Cyprus Mail
Guest Columnist

Who is really in the pink?

By Jill Campbell-Mackay

Charitable giving, is one thing expats living here and Cypriots have in common, a genuine generous attitude towards anyone with a begging bucket and a raffle ticket.

And each year the island joins the international observation of October as breast cancer awareness month, and it’s something I do rile against, this pinkifying of a disease which at best is disfiguring and at worst kills. I was really riled after spotting a well known stain removal product on the shelves of my local supermarket, a pink ribbon prominent on the bottle expressing the company’s ‘support’ of Breast Cancer Month.

Trust me breast cancer cannot be removed during a 40 degree wash cycle, nor indeed was it clear on the label if the company was donating hard cash or just promoting a so called ‘awareness’ of the disease.

Unbelievably even pert breasted Barbie has got in on the act – Mattel has launched Pink Barbie with the PR blurb informing us (in all seriousness) that good old Barbie is ‘contributing to fighting breast cancer’. Dressed in a pink frock, tiara and sparkly stole, it doesn’t however say if she comes with a mastectomy bra, wig and a five years supply of Tamoxifen.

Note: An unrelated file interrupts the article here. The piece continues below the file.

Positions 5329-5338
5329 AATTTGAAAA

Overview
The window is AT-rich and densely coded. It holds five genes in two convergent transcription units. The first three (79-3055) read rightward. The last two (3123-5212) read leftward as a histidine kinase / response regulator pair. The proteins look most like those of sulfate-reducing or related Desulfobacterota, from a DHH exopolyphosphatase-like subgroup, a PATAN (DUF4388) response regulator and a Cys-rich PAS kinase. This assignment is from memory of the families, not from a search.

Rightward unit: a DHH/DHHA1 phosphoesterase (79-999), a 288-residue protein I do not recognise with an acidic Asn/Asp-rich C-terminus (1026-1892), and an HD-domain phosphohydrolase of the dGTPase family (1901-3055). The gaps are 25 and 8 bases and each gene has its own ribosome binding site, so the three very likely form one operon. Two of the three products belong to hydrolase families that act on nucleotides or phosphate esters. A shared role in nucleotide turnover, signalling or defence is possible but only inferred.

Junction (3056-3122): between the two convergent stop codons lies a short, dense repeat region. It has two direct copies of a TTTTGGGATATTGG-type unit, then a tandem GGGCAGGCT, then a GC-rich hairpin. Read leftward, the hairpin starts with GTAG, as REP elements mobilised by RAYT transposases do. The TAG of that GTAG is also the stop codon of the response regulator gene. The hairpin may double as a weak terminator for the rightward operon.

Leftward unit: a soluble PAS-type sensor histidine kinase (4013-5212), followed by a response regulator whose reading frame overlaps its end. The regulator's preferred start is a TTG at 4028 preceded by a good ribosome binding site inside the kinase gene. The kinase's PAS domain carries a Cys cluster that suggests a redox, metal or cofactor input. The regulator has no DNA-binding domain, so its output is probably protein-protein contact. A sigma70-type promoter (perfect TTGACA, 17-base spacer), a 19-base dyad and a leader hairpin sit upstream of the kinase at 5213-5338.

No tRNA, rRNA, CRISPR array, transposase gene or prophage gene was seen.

But who, I ask, is winning here? The manufacturers of products who pluck our emotional strings and thereby encourage us to buy their temporarily branded pink products? Do we honestly believe that multinationals are all busy working towards a cure for breast cancer? I think not, this is just a marketing ploy.

Companies and sponsors do not donate their own money, they encourage you to buy their product and then pass along a small amount which usually comes out of the marketing budget. It’s a good deal all round with the Consumers’ Association reporting that products aligned to breast cancer can look to a 74 per cent sales increase over brands without a cause.

Cyprus had the dubious honour of being listed in the 2006 Guinness Book of Records for creating the longest bra chain – 114,000 bras linked to measure 95km – in aid of breast cancer awareness (with a small donation requested for each bra gifted). It was for many an embarrassing and an uncomfortable event to encounter for the hundreds of women walking around with at least one empty B-cup.

In reality what we need is stable, continuous, research funding. With all this pink sentimental claptrap surrounding this insidious disease we run the risk of trivialising any form of awareness along with consumers ending up having breast cancer fatigue – the so called ‘consumption philanthropy syndrome. Breast cancer is a killer disease, it is not a marketing opportunity for businesses.

So, thank you local charities – I like your simple plastic buckets, your enthusiasim, and more than anything else I relish your simple dignity.



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